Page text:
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“Principiis, Causis, et Elementis ignoratis, Scientia de qua ipsa sunt, penitus ignoratur."
Fortescue de Laud. Leg. Angl. c. 8.
(FROM SEVENTH ENGLISH EDITION)
BY CHARLES F. CHAMBERLAYNE
OF THE BOSTON BAR.
7. MAY 063
UNIVERSITY PRESS: JOHN WILSON AND Son, CAMBRIDGE.
In preparing the present American edition, the editor endeavors to remember that the author aimed rather to present the Principles of Evidence than add to practical treatises on that branch of the law. The feeling has assisted largely to determine the scope of a work which perhaps would not be fully intelligible without it. It has been considered that Evidence is utilitarian ; that its principles are its rules, and best illustrated through their application in actual law. Radical changes from previous American editions have therefore eliminated from treatment such subjects as seemed but remotely connected with these principles or their illustration. The more prominent changes in main are three. (1.) Positive law is usually referred to as such. (2.) The metaphysics of the author are not reviewed.
(3.) Statutory modifications in the Law of Evidence – as, for example, the Law of Depositions, Production of Documents, or Competency of Witnesses, — are not made the subject of critical examination. Where a general or important modification has required notice, reference has commonly been made to more exhaustive treatises on the topics
While, however, the effort has been to illustrate principle,
as such, has carefully been avoided. Wherever possible, use has been made of reported cases and text-book of recognized authority. As extended statement of thes cases was clearly impossible, the endeavor thus to support the propositions advanced has resulted in a comprehensive range of citation, and an unusual (though by no means complex) method of subdividing the general title References might possibly have been restricted to leading cases from so-called “ leading ” jurisdictions. Apart fron other difficulties in such a course, the controlling consideration has been that law libraries of the range required must necessarily be beyond the reach of many to whom the present work might prove of value. The citations, which accordingly embrace all sections of the country, are limited to one case from each jurisdiction, if strong reasons have not warranted a different course. Any notification of the inaccuracies that have escaped attention will be deemed an especial favor.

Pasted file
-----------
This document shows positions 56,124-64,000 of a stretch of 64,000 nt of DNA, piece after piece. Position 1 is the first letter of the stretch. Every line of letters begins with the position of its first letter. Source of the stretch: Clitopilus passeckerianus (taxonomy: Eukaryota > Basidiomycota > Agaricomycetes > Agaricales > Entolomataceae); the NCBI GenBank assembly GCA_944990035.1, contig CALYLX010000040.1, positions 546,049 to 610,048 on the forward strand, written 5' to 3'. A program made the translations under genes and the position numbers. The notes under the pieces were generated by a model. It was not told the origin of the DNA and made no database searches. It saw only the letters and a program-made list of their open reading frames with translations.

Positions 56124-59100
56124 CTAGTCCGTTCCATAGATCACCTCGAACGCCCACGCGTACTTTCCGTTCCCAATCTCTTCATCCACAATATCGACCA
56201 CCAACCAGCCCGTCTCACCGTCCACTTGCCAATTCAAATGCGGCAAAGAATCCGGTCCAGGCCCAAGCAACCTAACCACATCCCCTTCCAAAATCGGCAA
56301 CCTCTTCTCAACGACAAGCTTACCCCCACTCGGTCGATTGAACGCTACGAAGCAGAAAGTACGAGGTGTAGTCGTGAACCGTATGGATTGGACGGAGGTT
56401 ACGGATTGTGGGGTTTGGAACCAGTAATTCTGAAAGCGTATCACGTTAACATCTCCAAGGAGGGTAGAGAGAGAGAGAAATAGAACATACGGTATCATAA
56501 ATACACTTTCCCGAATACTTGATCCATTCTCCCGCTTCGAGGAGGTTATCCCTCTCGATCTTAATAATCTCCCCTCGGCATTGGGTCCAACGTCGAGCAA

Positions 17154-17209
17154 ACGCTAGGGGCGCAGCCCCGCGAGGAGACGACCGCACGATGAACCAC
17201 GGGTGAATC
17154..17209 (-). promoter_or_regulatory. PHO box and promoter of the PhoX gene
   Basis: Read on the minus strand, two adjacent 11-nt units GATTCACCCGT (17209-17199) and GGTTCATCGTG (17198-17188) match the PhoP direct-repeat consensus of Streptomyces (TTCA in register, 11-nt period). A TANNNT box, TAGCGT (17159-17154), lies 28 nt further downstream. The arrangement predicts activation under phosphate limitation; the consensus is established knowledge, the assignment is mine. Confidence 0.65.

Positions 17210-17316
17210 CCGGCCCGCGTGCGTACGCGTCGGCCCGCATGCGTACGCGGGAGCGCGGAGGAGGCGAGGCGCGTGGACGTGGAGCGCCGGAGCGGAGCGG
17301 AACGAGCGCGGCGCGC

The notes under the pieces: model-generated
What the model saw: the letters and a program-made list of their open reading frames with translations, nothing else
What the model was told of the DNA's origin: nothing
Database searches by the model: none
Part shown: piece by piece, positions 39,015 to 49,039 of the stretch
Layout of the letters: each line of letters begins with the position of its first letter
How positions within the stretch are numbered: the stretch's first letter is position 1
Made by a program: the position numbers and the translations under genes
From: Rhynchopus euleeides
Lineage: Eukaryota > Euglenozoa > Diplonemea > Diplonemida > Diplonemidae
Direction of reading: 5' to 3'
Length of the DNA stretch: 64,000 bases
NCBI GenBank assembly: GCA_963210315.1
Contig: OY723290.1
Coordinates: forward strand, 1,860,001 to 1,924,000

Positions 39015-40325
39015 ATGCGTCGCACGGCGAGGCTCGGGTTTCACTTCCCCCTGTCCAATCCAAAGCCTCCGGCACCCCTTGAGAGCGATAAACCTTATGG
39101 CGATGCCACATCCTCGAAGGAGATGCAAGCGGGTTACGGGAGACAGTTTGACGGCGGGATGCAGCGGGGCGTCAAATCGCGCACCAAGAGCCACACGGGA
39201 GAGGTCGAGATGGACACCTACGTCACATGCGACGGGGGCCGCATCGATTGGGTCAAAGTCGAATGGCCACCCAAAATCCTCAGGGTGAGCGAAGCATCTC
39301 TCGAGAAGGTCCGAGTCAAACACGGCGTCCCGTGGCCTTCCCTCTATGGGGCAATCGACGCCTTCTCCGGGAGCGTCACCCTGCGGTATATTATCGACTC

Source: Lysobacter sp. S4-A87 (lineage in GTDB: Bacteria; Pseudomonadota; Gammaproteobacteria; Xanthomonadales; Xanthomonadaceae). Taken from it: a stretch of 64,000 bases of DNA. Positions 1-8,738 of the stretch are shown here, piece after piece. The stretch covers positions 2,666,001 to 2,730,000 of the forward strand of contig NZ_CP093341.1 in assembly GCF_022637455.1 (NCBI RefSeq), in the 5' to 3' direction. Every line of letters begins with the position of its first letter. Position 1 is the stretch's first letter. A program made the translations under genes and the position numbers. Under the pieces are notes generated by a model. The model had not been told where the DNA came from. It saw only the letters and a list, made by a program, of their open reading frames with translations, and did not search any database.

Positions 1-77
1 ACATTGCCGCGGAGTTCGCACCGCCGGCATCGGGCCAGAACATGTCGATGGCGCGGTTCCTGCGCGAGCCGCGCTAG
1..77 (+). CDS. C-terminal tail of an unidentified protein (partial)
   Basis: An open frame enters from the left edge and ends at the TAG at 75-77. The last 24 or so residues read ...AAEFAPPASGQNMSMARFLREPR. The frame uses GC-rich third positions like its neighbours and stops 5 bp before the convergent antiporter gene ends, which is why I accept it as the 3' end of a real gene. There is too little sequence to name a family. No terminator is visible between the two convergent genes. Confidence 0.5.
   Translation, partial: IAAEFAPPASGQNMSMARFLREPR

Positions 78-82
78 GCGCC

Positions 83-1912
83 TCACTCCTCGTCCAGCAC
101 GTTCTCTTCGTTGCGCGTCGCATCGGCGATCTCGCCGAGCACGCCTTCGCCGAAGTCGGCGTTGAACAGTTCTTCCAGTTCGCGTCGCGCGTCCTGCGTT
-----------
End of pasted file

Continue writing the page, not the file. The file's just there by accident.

Novelty has also been avoided, with equal care. The text is that of the English (7th) edition, by J. M. Lely, Esq., (editor of “Chitty's Statutes of Practical Utility ”), who has carefully revised previous editions and added a Collection of Leading Propositions. No changes in this text have been made beyond correcting the typographical errors or verbal infelicities incidentally noticed. In further particulars, the most constant use has been made of the work of others. The standard treatises of Prof. Greenleaf (13th ed.) and Dr. Wharton (2d ed.) have freely been consulted, while peculiar value has often been received from Mr. Justice Stephen's eminently useful Digest. Especially is the editor under a sense of deep obligation to Professor James B. THAYER of the Harvard
Law School, without whose kindly encouragement the present work would certainly not have been undertaken, and to whose exact scholarship, patient research, and wellknown devotion to the Law of Evidence, such value as it may be found upon examination to possess should perhaps more justly be ascribed. To the many friends who have given the aid of counsel or other assistance, the thanks of the grateful editor are also due.
CAMBRIDGE, June 1, 1883.